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Maurice Brazil Prendergast, Sketchbook, 1922. Watercolor, graphite, and crayon on lined paper bound as a 'Record' book, 6 3/4 x 4 ¼ inches. New-York Historical Society, Gift of Miriam Schapiro Grosof, in memory of a friendship, 2013.11
Maurice Brazil Prendergast, Sketchbook, 1922. Watercolor, graphite, and crayon on lined paper bound as a 'Record' book, 6 3/4 x 4 ¼ inches. New-York Historical Society, Gift of Miriam Schapiro Grosof, in memory of a friendship, 2013.11
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What's On At The New-York Historical Society: History Up Close

Picture of Patricia Contino
Updated: 31 July 2016
The only old-fashioned thing about The New-York Historical Society is its name. ‘New-York’ was hyphenated when the oldest museum in Manhattan opened in 1804 – a practice that lasted through the mid-19th century. With Central Park and the American Museum of Natural History as its neighbors, this lively exhibition space is as worthy a visit as its adjacent mega-attractions. We take a closer look at what’s on at the New-York Historical Society now.

Summer of Hamilton

The first Secretary of the Treasury (and founder of The New York Post) is enjoying quite a run. Not since Hair, Fiddler on the Roof, or West Side Story has a Broadway musical become part of conversation beyond the Great White Way. Those without Hamilton tickets can console themselves with the Summer of Hamilton. The exhibit is throughout the museum where stickers with his, not Lin-Manuel Miranda’s, face point out Hamiltonian ephemera from the permanent collection. Among them are ‘the ten-dollar founding father without a father[‘s]’ writing desk, letters to wife Eliza and rival Aaron Burr, an original printing of The Federalist Papers he co-authored advocating passage of the US Constitution, the scandalous Reynolds Pamphlet chronicling an adulterous affair, and replicas of the pistols used in the duel with Vice President Burr. The two face off in life-size statues at opposite ends of the N-YHS entrance, and the original monument marking where he died in Weehawken, NJ (dueling was outlawed in NYC) is close by. There is also a touch-screen quiz.

John Trumbull. Alexander Hamilton, after 1804, oil on canvas (canvas: 30 1/2 x 25 1/2 in.; frame: 39 3/4 x 34 7/8 x 5 in.), New-York Historical Society, Gift of Thomas Jefferson Bryan, 1867.305
John Trumbull. Alexander Hamilton, after 1804, oil on canvas (canvas: 30 1/2 x 25 1/2 in.; frame: 39 3/4 x 34 7/8 x 5 in.), New-York Historical Society, Gift of Thomas Jefferson Bryan, 1867.305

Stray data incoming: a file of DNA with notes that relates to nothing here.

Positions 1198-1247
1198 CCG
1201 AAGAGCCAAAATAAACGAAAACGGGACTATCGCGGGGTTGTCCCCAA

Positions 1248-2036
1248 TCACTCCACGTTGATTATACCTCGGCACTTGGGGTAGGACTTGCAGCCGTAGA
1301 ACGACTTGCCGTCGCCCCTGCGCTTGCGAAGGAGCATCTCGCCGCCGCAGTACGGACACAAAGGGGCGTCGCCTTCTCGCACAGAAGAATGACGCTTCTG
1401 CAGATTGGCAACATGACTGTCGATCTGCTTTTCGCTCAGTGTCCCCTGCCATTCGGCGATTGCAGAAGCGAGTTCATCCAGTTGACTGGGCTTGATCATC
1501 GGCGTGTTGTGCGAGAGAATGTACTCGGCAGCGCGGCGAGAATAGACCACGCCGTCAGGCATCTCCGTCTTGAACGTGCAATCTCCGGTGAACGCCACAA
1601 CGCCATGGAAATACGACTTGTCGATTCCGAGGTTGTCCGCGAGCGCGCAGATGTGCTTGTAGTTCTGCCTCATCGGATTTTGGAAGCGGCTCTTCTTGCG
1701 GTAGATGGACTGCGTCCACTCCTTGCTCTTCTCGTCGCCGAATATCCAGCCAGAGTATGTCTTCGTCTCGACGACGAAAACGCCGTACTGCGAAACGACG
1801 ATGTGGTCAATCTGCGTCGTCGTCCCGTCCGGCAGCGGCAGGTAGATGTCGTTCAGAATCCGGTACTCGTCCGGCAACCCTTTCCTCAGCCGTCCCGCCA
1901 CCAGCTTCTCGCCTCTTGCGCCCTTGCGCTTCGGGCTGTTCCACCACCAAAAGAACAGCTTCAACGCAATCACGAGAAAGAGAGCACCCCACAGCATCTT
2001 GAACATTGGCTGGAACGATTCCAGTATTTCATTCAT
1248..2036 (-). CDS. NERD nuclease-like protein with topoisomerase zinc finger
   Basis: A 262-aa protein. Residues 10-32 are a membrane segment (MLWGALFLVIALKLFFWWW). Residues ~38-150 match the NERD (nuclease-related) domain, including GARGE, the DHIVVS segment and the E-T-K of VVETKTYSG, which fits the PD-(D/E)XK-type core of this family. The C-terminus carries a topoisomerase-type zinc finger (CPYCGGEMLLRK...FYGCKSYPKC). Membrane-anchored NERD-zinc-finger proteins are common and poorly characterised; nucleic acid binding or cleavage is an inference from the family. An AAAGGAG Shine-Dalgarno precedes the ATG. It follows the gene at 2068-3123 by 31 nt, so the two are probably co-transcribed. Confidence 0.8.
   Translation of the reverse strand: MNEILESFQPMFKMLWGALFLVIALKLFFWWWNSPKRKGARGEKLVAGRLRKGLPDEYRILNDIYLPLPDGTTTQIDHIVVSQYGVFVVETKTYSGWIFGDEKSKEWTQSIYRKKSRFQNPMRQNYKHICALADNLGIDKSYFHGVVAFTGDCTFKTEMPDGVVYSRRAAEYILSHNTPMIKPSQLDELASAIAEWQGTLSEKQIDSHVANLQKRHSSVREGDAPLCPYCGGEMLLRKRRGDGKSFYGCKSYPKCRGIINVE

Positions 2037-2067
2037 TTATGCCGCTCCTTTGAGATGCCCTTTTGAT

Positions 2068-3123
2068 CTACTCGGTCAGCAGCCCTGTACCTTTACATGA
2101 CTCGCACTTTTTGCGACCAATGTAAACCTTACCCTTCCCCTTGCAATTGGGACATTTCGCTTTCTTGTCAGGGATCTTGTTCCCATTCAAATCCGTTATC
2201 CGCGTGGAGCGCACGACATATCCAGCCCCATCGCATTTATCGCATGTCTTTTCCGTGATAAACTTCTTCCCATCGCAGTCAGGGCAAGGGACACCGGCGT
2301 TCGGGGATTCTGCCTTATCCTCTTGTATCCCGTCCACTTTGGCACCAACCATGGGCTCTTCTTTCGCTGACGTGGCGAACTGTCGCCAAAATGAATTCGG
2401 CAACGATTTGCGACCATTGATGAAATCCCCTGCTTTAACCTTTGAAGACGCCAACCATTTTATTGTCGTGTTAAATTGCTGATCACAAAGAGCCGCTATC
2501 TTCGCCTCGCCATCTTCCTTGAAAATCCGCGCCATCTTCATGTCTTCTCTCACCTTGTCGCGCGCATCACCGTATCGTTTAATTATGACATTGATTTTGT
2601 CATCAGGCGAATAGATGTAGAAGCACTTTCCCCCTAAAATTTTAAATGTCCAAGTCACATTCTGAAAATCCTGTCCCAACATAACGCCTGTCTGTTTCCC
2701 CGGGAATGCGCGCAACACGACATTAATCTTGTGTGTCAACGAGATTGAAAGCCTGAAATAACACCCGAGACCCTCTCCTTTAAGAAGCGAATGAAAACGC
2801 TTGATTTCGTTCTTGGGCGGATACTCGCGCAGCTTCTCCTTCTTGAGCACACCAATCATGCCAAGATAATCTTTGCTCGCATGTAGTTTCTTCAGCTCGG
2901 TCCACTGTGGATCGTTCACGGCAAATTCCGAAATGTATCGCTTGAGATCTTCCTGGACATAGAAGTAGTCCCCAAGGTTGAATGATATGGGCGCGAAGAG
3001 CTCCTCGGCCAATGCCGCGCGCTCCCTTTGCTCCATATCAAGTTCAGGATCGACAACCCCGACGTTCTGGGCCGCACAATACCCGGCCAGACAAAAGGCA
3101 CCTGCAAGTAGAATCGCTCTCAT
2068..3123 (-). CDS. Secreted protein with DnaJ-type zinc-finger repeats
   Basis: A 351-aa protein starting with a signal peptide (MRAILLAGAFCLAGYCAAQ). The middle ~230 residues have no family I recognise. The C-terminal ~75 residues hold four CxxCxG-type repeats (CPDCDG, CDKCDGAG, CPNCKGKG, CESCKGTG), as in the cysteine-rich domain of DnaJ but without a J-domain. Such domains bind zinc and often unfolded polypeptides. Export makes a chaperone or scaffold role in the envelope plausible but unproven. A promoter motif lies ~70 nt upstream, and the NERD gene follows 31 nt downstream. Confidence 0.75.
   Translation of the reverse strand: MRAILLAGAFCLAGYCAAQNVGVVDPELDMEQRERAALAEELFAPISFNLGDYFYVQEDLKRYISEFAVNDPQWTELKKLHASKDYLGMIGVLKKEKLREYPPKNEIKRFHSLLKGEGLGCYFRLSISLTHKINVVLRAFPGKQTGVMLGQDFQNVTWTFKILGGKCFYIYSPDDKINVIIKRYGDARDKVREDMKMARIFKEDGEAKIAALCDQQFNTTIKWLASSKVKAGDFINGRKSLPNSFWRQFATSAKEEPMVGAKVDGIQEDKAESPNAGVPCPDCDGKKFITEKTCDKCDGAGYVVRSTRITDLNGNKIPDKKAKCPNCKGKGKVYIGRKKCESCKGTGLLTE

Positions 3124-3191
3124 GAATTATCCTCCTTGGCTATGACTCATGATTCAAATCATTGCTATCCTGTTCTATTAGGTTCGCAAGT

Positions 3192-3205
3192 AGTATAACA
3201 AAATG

Picasso’s Le Tricorne

Thanks to the New York Landmark Conservancy and Vivendi Universal (who acquired Universal from the Bronfmans), the N-YHS now has its first Picasso, and the largest of his paintings in the United States, at that. Exclusively decorative, Le Tricorne set the ballet’s Spanish locale with bulls and pomegranates – mythological and fertility symbols he returned to many times. There are sketches of the curtain, set and costume designs, and a video of the Paris Opera Ballet performing a reconstruction of the original Ballets Russes production. Other items place Picasso, ballet, and New York City into cultural context. Among them are American Post-Impressionist Maurice Brazil Prendergast’s sketchbook, which he worked on towards the end of his life. Prendergast’s color palette is vibrant and surprisingly similar to Picasso’s – a very different artist. The sketchbook is opened to one page, but all 152 pages are available for viewing on an electronic screen. There is also a pair of New York City Ballet ballerina Heather Watts’ pointe shoes from her final 1995 performance. Both Massine and New York City Ballet co-founder George Balanchine were Ballets Russes ballet masters.

Pablo Picasso, Curtain for the Ballet “Le Tricorne,” 1919. Tempera on canvas, ca. 20 x 19 feet. New-York Historical Society, Gift of New York Landmarks Conservancy, Courtesy of Vivendi Universal, 2015.22. © 2015 Estate of Pablo Picasso / Artists Rights Society (ARS) New York
Pablo Picasso, Curtain for the Ballet “Le Tricorne,” 1919. Tempera on canvas, ca. 20 x 19 feet. New-York Historical Society, Gift of New York Landmarks Conservancy, Courtesy of Vivendi Universal, 2015.22. | © 2015 Estate of Pablo Picasso / Artists Rights Society (ARS) New York

The Fourth of July, 1916

Another new N-YHS acquisition is the second in Childe Hassam’s series of ‘flag’ paintings. Donated by N-YHS’s Chairman Emeritus Richard Gilder, The Fourth of July, 1916 (The Greatest Display of the American Flag Ever Seen in New York, Climax of the Preparedness Parade in May) hangs in a special red installation on the first floor. The painting of the parade from an indeterminate Fifth Avenue address captures a city and nation on the verge of entering World War I. Hassam supported The Preparedness Movement advocating national defense readiness, which came to fruition a year later when the US entered the war.

Childe Hassam. The Fourth of July, 1916 (The Greatest Display of the American Flag Ever Seen in New York, Climax of the Preparedness Parade in May), 1916. Oil on canvas, 36 x 26 1/8 in. Photography, Glenn Castellano. Courtesy of New-York Historical Society.
Childe Hassam. The Fourth of July, 1916 (The Greatest Display of the American Flag Ever Seen in New York, Climax of the Preparedness Parade in May), 1916. Oil on canvas, 36 x 26 1/8 in. Photography, Glenn Castellano. Courtesy of New-York Historical Society.

The New York Historical Society, 170 Central Park West, New York, NY, USA, +1 212 873 3400